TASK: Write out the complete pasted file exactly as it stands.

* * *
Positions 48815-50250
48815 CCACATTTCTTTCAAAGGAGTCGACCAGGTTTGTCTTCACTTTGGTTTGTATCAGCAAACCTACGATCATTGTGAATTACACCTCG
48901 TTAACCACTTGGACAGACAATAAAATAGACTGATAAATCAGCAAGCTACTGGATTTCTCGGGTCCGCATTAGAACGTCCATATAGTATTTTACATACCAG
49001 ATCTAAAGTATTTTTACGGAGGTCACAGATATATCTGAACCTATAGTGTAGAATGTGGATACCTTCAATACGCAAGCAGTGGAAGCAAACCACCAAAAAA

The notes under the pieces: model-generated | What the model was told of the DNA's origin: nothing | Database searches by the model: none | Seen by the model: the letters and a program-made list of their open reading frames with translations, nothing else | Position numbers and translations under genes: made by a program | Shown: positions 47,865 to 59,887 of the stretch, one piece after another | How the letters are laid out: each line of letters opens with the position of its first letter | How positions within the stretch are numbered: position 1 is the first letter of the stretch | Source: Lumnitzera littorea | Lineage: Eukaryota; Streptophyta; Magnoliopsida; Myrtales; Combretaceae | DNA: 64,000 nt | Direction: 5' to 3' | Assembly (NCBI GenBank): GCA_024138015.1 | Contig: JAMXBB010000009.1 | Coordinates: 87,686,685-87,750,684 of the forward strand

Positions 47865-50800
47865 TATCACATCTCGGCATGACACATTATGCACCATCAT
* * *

Positions 48815-50250
48815 CCACATTTCTTTCAAAGGAGTCGACCAGGTTTGTCTTCACTTTGGTTTGTATCAGCAAACCTACGATCATTGTGAATTACACCTCG
48901 TTAACCACTTGGACAGACAATAAAATAGACTGATAAATCAGCAAGCTACTGGATTTCTCGGGTCCGCATTAGAACGTCCATATAGTATTTTACATACCAG
49001 ATCTAAAGTATTTTTACGGAGGTCACAGATATATCTGAACCTATAGTGTAGAATGTGGATACCTTCAATACGCAAGCAGTGGAAGCAAACCACCAAAAAA

The notes under the pieces: model-generated | What the model was told of the DNA's origin: nothing | Database searches by the model: none | Seen by the model: the letters and a program-made list of their open reading frames with translations, nothing else | Position numbers and translations under genes: made by a program | Shown: positions 47,865 to 59,887 of the stretch, one piece after another | How the letters are laid out: each line of letters opens with the position of its first letter | How positions within the stretch are numbered: position 1 is the first letter of the stretch | Source: Lumnitzera littorea | Lineage: Eukaryota; Streptophyta; Magnoliopsida; Myrtales; Combretaceae | DNA: 64,000 nt | Direction: 5' to 3' | Assembly (NCBI GenBank): GCA_024138015.1 | Contig: JAMXBB010000009.1 | Coordinates: 87,686,685-87,750,684 of the forward strand

Positions 47865-50800
47865 TATCACATCTCGGCATGACACATTATGCACCATCAT